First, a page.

Schemes active/complete: 7
Money made: £0.11
Some swift groundskeeping following yesterday’s post. First, happily, my RentAFriend profile was accepted and is now live. I’d have been rather put out if it hadn’t been accepted really, seeing as having ticked that I was happy to partake in any activity from “Yoga” to “Casino” I should somewhat resemble the most sociable person ever.
A bit of a downer was that 118118 have been in contact after I pestered them to start getting paid to answer questions by text (Scheme #31). Their response was just a link to current job vacancies, and one of the project rules is that no scheme can simply be a second job, so 118118 will have to be discarded meaning for the time being I’m forced to stick to wanky Weegy.
Weegying though would have to wait until evening once I was back from work. In the meantime on my lunch hour, rather than have a stroll on the beach or a Wetherspoons burger, I visited my local police station.
This is Scheme #41: Take part in a police identity parade. Advertised on money-making databases such as this and this, just standing and holding a placard with a number written on it and looking slightly shady can bag you £15 a time. It’s not the most lucrative of schemes on a one-off basis, but according to these sources all it takes is to sign up at a police station and once you’re on their books there’s the chance of repeat gigs, particularly if you have a naturally criminal air about you, so it’s a good one to nail down early.
My girlfriend Rowena had voiced concerns when I told her of this plan that I could be falsely accused like in Shawshank Redemption, and that the lifetime erroneous incarceration risk wasn’t outweighed by the £15 reward. I was more unsettled by the thought of being stood shoulder-to-shoulder alongside an actual rapist. All these thoughts squirmed around my brain as I trekked through the drizzle to the station, looking down the whole time of course (#61).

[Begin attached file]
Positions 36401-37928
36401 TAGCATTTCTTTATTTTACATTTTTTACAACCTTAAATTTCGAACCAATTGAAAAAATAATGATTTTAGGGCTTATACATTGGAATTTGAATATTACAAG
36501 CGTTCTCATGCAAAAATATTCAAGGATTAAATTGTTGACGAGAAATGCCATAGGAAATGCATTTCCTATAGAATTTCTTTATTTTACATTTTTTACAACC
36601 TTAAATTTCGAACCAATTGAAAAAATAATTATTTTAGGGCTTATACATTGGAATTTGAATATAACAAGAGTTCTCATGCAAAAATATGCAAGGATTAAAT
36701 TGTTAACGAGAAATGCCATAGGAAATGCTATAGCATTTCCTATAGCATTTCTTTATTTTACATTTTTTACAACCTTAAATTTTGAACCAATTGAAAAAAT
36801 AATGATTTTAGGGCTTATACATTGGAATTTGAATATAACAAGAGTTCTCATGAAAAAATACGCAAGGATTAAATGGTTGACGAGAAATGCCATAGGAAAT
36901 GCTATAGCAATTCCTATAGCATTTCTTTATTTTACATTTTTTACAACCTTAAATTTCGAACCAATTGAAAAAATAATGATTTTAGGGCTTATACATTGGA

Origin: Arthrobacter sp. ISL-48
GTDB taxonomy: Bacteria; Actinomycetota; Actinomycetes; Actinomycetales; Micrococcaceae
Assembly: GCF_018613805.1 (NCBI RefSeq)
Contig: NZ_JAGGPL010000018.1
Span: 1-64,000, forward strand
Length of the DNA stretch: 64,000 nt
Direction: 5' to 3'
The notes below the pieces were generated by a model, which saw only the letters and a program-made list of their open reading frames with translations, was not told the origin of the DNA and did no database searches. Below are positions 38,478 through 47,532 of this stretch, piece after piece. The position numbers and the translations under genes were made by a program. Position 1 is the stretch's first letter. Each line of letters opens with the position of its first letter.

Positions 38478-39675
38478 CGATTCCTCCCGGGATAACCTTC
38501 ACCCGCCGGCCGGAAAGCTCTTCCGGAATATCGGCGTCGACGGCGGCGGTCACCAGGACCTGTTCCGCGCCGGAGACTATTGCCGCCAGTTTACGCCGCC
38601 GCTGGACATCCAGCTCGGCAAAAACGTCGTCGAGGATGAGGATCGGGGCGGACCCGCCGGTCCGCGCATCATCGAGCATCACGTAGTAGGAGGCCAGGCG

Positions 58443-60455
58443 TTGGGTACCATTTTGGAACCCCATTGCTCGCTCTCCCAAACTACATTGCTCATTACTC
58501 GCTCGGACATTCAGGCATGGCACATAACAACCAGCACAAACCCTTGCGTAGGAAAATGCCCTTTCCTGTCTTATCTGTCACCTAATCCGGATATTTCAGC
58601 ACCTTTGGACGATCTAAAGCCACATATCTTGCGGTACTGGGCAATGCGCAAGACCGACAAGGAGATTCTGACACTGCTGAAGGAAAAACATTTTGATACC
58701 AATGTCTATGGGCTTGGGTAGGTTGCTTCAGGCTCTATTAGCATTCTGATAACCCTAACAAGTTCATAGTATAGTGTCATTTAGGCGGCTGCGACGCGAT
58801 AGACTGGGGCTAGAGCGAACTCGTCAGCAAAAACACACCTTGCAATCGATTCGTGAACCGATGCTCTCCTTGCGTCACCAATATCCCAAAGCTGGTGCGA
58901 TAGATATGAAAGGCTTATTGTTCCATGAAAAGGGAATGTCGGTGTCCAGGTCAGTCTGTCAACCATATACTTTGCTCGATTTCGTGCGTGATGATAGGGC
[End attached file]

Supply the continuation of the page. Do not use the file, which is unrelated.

I stood in a queuing area for quarter of an hour staring at an empty reception booth, I must have read the nearby poster about spousal abuse twenty times over. If I’d walked in to confess I’d committed a crime there was no way I would have hung around that long. Eventually a stern-faced ma’am summoned me, and when I explained why I was there, basically told me I’d wasted my time.
“No, we don’t do that here any more,” she barked, angry and confused. “Not just this police station either. Nowhere does that.”
I posited that surely police identity line-ups do still exist in some format, and the best she could offer, just trying to get rid of me at this point, was to continue to check their careers section online in case a parade role arose, so eventually I settled for that.
Upon returning home I thought I’d try a scheme that was more my bag, namely Scheme #173: Write a short story. The most recommended source of paid short story work were the contests at FreelanceWriting, which offers myriad competitions across every genre, from poetry to scripts to non-fiction. What sold it to me was the ease through which you could spool through comparing prize figures (it’s not uncommon for winning writers to waltz away with $1,000 plus) and seeing which contests demanded entrance fees and which didn’t. I quickly settled on: